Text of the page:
Slaughter was among the first officials to advocate improving public administration in Queensland through the introduction of appropriate university courses. In August 1950 he initiated the creation of the Queensland division of the Institute of Municipal Administration. Its foundation president (1950-57), he understood that institute meetings and conferences provided valuable opportunities for town and shire clerks to discuss problems of municipal administration. He also supported research-oriented bodies such as the Queensland division of the Australian Institute of Urban Studies, and actively promoted the publication of histories of Queensland and Brisbane local government: R. H. Robinson, For My Country (1957) and G. Greenwood and J. Laverty, Brisbane 1859-1959 (1959).
Of average height and well built, somewhat distant and aloof on initial acquaintance, Slaughter projected an aura that commanded respect. As town clerk, ‘JC’ mostly conducted himself with great formality, always addressed lord mayors as ‘my lord mayor’, and was held in awe by all administrative colleagues. Conscious of the town clerk’s traditional role as a leading member of the community, he joined several of Brisbane’s top clubs, and mixed in business and sporting circles. For recreation, he played golf and bowls. An enthusiastic rugby league football player in his younger days, in 1963 he was named a life member of the Western Suburbs District Rugby League Football Club. He helped to establish Lang Park as Queensland Rugby League’s home ground in 1957 and served (1963-77) as the inaugural chairman of the Lang Park Trust. In 1977 he was made a life member of the QRL.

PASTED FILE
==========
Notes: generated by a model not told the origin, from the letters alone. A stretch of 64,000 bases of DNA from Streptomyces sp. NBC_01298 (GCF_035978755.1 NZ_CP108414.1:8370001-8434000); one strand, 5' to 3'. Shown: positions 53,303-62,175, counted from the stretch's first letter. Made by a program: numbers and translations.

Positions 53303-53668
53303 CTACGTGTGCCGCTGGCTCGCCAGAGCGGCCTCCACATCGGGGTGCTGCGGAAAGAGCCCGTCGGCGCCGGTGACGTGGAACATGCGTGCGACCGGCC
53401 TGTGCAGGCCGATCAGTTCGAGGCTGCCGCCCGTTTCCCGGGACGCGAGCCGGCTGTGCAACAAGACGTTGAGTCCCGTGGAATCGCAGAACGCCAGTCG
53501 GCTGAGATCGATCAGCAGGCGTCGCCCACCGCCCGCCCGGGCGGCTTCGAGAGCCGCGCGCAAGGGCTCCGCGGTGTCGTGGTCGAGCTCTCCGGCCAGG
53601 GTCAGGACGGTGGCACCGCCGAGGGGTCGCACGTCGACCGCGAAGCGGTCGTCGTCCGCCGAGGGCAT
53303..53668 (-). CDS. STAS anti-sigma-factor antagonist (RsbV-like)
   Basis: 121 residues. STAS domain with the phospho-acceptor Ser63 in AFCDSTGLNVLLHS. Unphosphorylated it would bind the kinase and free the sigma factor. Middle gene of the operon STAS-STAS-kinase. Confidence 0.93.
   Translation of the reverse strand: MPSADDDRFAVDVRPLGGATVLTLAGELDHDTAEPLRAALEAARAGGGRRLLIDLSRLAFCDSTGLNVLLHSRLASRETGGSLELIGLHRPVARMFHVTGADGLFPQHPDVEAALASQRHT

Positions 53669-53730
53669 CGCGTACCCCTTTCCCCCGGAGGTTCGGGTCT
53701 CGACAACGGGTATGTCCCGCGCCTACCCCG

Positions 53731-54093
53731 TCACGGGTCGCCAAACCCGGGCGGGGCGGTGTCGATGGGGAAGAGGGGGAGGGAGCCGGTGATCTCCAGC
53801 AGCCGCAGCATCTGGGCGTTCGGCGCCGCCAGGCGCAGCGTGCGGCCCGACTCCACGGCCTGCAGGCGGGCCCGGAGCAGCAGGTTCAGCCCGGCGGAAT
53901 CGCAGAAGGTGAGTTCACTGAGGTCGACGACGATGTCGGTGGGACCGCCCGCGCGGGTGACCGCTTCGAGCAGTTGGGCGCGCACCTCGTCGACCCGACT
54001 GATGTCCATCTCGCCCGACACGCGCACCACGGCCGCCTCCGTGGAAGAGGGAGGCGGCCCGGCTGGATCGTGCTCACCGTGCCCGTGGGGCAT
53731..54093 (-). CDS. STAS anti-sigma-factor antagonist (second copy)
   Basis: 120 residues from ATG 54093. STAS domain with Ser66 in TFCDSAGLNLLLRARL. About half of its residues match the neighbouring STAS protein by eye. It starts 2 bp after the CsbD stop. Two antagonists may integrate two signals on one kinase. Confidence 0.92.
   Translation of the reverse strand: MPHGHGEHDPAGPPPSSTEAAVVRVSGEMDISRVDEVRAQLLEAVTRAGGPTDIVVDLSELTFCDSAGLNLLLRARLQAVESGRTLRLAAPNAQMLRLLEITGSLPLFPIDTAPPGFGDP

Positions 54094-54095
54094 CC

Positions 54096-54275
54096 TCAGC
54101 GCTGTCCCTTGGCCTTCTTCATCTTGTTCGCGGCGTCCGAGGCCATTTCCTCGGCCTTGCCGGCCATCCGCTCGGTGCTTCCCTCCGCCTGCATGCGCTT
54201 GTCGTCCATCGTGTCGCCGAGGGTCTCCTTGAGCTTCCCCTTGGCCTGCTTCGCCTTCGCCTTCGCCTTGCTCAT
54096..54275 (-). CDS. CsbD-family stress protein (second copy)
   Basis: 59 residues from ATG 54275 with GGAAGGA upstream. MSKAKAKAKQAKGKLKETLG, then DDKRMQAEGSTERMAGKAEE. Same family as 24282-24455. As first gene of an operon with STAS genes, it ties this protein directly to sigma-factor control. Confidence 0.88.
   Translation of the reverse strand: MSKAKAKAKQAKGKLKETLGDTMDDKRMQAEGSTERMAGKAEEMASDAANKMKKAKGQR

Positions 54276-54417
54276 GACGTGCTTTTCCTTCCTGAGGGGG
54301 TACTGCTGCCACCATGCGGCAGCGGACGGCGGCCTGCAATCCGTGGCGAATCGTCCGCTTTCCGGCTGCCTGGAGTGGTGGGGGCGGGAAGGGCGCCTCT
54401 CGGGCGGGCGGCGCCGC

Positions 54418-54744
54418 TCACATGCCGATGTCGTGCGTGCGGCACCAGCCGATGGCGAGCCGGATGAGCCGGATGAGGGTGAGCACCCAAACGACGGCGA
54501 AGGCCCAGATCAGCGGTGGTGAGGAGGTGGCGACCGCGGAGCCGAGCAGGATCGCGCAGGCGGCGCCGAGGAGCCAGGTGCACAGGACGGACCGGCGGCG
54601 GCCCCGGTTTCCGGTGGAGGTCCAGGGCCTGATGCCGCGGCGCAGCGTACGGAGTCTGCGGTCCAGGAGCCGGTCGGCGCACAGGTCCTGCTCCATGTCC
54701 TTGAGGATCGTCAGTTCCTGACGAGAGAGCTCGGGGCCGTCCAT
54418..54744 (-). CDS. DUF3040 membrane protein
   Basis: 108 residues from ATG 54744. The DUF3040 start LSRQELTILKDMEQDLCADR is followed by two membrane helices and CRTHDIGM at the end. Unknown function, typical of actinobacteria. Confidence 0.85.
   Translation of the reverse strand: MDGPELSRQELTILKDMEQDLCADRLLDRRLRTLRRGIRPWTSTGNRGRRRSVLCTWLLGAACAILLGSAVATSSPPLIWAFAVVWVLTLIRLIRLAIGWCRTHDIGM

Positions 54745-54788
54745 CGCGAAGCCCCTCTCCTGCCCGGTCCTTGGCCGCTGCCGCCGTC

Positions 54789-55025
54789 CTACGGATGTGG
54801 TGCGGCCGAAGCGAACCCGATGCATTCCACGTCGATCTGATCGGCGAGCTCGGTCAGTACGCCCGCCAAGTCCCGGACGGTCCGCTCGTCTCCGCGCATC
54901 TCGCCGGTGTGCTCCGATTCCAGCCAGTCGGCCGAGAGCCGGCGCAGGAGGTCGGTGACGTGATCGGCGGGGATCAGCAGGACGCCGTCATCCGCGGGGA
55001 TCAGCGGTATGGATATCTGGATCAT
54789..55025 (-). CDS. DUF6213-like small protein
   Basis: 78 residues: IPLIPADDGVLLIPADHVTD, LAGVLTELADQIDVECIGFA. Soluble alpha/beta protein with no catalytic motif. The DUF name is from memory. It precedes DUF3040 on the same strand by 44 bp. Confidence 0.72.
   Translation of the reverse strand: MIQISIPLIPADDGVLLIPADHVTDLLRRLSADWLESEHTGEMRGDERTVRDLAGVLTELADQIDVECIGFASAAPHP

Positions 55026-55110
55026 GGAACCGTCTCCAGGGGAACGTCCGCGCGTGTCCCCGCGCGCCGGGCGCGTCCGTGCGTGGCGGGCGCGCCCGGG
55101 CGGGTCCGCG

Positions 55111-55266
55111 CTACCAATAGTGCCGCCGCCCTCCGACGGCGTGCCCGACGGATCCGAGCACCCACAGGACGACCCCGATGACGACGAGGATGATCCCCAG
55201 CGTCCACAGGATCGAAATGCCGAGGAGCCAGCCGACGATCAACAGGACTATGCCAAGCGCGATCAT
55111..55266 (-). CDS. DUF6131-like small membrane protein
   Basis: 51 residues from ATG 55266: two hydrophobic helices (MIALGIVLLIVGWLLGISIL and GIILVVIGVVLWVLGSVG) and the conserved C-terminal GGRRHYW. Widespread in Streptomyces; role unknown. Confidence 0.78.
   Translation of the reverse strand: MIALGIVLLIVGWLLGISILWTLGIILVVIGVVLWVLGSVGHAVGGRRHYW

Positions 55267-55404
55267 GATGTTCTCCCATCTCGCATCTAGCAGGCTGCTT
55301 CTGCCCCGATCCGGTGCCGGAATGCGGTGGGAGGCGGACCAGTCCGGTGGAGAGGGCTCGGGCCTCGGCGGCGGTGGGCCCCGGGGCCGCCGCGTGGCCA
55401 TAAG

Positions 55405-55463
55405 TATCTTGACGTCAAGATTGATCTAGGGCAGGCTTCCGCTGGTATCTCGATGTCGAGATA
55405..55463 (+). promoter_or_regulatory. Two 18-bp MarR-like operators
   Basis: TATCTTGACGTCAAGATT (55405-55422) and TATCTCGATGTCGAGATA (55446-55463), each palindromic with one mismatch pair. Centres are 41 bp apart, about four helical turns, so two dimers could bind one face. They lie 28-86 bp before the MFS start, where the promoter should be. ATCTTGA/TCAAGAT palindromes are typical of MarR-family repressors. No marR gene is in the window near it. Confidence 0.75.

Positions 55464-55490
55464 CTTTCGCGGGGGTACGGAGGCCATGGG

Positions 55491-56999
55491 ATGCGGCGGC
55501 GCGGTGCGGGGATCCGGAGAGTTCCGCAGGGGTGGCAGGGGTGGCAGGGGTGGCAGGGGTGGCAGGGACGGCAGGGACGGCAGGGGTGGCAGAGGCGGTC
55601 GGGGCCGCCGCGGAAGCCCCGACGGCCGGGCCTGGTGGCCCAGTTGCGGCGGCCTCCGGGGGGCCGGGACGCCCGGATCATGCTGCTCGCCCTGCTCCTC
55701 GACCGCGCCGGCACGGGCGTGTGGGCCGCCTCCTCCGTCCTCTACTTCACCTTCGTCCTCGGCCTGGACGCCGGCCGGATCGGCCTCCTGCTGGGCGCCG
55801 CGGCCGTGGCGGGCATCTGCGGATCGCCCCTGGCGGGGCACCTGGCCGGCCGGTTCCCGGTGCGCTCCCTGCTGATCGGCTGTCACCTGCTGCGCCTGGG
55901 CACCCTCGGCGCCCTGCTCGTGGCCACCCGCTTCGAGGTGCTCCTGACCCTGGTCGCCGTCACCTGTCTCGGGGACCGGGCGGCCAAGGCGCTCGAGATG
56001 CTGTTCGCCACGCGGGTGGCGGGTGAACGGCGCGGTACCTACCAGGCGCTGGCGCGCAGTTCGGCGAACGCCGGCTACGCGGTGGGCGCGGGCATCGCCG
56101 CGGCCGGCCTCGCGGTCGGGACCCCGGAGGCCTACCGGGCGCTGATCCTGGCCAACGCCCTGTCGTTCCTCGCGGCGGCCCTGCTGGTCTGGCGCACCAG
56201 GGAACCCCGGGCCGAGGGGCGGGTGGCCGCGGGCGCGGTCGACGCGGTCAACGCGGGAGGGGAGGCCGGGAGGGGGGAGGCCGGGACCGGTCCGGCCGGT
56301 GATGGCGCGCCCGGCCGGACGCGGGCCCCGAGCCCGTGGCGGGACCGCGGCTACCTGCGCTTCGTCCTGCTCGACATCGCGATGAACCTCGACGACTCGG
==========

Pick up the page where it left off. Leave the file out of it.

Widowed in 1980, Slaughter died on 16 October 1982 in South Brisbane and was cremated with Anglican rites. His son and daughter survived him. After Charles Chuter, he was the second most eminent figure in twentieth-century Queensland municipal administration.

Select Bibliography

  • G. Greenwood and J. Laverty, Brisbane 1859-1959 (1959)
  • J. D. Tucker, Aspects of the Brisbane City Council’s Administrative Organization (1973)
  • J. R. Cole, Shaping a City (1984)
  • J. Laverty, ‘John Beals Chandler’, and D. Tucker, ‘J. C. Slaughter’, in B. Shaw (ed),Brisbane: Corridors of Power (1997)
  • Brisbane City Council, Annual Report, 1940/41-1967/68
  • Courier Mail (Brisbane), 11 Oct 1971, p 3
  • 18 Oct 1982, p 8
  • Daily Sun (Brisbane), 19 Oct 1982, p 7
  • private information and personal knowledge.

This was City Hall when I first started work in 1963.  The beautiful concert hall inside was packed in July 1969 when we all stopped to watch Neil Armstrong walk on the Moon! 

We never really met with JC, but we did with the Lord Mayor Clem Jones.  My first job was a "plucker".  Instead of pulling chicken feathers, it was pre-punched cards to create Electricity Accounts. 

Brisbane City Council was one of the first businesses to install 40 column punch cards, and  an ICL computer. 

It was called a "558".  Before we had an EMP, (Electronic Multiplying Punch.  Way back in the dark ages!